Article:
Accrington Stanley, Aston Villa, Birmingham City, Bristol City, Charlton Athletic, Derby County, Fulham, Hull City, Forest Green Rovers, Middlesbrough, QPR, Sunderland and Wolverhampton Wanderers.

However, Aston Villa, Birmingham, Bristol City, Derby, Fulham, QPR and Wolves all offer their own platform for streaming their games live.

When it really boils down to it, only Accrington Stanley, Charlton Athletic, Hull City, Forest Green Rovers, Middlesbrough and - always the eager lemming off the cliff - Sunderland AFC chose to ignore their overseas fans.

Now the clear issue this reveals is that, dependent on who is pulling the strings at whichever club, providing this service is considered either the right or wrong move; it’s a decision taken by those that run the club. Otherwise the implication is that, say, Sheffield United have more fans abroad than Sunderland. Or Barnsley. Or any number of other unlikely scenarios. But the fact is that it’s a choice made by a human and that means there is no infallibility.

Why those other teams made the same choice, I’m sure I don’t know, but I’m certain that the reason our beloved Sunderland shunned this opportunity was somewhere between “it costs money” and “we aren’t that smart”.

Somehow I doubt it was the confidence that we’d bounce right back up to the Premier League. At Roker Report, we were told by the club that the reason behind this decision was that it was essentially a poor service and Sunderland wanted to provide something more in keeping with the value for money their fans sought.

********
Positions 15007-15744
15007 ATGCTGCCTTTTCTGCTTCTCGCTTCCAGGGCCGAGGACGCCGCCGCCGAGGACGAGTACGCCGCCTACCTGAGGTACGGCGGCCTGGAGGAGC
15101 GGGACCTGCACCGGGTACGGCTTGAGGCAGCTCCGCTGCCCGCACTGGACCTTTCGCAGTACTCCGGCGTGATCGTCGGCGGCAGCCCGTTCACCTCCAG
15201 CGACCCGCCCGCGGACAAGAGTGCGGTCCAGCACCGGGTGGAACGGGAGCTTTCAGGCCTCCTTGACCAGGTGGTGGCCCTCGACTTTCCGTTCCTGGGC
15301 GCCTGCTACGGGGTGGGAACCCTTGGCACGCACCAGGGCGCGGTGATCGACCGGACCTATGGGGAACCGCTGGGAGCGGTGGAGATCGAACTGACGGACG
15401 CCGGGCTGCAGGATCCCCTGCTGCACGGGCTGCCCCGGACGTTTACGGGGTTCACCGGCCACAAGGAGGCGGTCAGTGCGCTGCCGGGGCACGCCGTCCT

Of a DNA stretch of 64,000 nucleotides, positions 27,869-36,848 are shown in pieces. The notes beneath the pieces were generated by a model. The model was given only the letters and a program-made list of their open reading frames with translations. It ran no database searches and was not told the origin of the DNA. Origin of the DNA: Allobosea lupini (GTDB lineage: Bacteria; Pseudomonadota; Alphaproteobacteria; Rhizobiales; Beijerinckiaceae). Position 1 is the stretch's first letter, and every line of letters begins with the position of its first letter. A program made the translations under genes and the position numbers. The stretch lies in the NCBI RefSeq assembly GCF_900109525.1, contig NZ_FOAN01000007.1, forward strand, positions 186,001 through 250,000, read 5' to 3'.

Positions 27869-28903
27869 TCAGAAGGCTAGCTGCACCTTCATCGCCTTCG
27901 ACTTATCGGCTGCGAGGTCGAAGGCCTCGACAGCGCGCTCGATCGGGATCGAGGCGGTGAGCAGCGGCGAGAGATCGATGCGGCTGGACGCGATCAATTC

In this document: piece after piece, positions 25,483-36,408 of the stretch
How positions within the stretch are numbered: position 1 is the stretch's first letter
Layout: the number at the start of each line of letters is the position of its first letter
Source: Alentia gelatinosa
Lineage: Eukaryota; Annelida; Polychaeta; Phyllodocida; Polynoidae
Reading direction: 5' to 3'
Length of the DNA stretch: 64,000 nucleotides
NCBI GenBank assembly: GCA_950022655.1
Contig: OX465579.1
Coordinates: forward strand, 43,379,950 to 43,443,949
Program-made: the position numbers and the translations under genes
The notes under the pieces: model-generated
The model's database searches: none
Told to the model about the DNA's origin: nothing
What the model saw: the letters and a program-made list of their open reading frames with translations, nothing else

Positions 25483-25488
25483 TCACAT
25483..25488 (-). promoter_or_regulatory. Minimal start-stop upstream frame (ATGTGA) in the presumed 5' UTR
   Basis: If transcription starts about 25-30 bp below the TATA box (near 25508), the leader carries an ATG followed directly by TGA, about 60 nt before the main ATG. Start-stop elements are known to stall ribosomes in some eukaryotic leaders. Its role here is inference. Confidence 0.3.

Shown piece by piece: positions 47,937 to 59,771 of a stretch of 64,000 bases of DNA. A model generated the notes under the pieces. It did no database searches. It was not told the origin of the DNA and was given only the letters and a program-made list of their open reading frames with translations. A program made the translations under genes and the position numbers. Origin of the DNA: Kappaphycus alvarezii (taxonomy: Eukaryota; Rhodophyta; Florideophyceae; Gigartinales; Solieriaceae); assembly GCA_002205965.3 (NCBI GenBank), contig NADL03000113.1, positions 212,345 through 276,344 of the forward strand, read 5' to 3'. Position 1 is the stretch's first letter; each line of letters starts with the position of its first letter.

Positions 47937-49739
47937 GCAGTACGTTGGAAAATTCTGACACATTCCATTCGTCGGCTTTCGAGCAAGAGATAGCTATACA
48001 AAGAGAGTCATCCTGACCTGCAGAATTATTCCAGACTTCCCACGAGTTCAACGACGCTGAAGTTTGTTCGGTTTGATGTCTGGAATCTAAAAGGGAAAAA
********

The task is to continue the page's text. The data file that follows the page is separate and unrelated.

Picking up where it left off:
But in place of this actual service, Sunderland charge a third of the iFollow subscription cost for previously free (and rightly so) digital service, SAFSEE, with which you can watch the full 90 minutes of the match a day after the fact. Huzzah.

Sunderland v Tottenham Hotspur - Premier League
The truth is that it shouldn’t break the bank to provide a live stream, and the regulations are there to allow it. It’s only getting easier.
Photo by Matthew Ashton/Getty Images

It’s a big concern to me if I’m honest. The fact that Sunderland AFC were given the opportunity to provide live football to their fans abroad but chose not to do so is poor form.

As a club we have supporters and their branches all over the world. There are tens of thousands of Sunderland fans that don’t reside in Britain, and the fact that the club can’t be bothered to charge them to watch their beloved team live, in spite of the fact that they’d happily pay whatever the cost, is another fine example of the disconnect between those that love Sunderland and those that run it.

This apparent refusal to recognise that there are more than 48,000 Sunderland fans – even when you can clearly see the absence of a huge chunk of that number every week – is a short-sighted one, and to me it almost represents a lack of ambition when it comes to the brand of the club.

This becomes far more damning though when you look at the changes in broadcasting next season, and the new deal that’s been rolled out by Sky and the EFL. From 2019, all Championship clubs will be able to broadcast their own games live to their British fans through their own platform, outside the broadcast blackout window, so long as they aren’t being shown by Sky. Trouble is while there’s a whole bunch of teams in the Championship that will be able to use their iFollow/club platform to provide a real service to their fans, Sunderland aren’t one of those clubs.

Do they have plans to change that? We don’t know. One would hope that those heading up Digital and Marketing at the club would be sensible enough to notice the positive effects of iFollow and club-sponsored platforms and jump on the bandwagon.

Sunderland v Burnley - Premier League - Stadium of Light Photo by Richard Sellers/PA Images via Getty Images


There is an undeniable truth to watching Sunderland play: you do not do it out of a sense of profound gratitude to the club. You do not pay your money to support the owner or the regime, and we damn well know that having 40,000 people every home game doesn’t amount to financial success, because we had ten years of it before plummeting downwards, laden with debt and bad contracts.